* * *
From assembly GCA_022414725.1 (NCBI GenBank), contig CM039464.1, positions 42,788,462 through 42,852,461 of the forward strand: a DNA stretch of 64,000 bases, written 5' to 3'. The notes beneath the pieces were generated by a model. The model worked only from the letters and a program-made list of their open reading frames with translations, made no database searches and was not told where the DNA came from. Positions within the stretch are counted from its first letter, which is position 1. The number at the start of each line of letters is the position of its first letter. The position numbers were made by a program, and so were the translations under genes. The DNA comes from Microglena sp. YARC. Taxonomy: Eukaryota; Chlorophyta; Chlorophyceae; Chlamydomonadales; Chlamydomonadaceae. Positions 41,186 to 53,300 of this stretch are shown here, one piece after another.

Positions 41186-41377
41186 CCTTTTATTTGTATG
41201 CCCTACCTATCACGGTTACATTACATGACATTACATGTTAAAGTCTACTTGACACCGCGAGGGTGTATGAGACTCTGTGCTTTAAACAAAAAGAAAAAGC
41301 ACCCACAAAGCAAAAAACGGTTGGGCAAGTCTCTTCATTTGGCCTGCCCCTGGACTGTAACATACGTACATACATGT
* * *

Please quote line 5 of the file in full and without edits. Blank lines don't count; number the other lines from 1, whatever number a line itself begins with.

41301 ACCCACAAAGCAAAAAACGGTTGGGCAAGTCTCTTCATTTGGCCTGCCCCTGGACTGTAACATACGTACATACATGT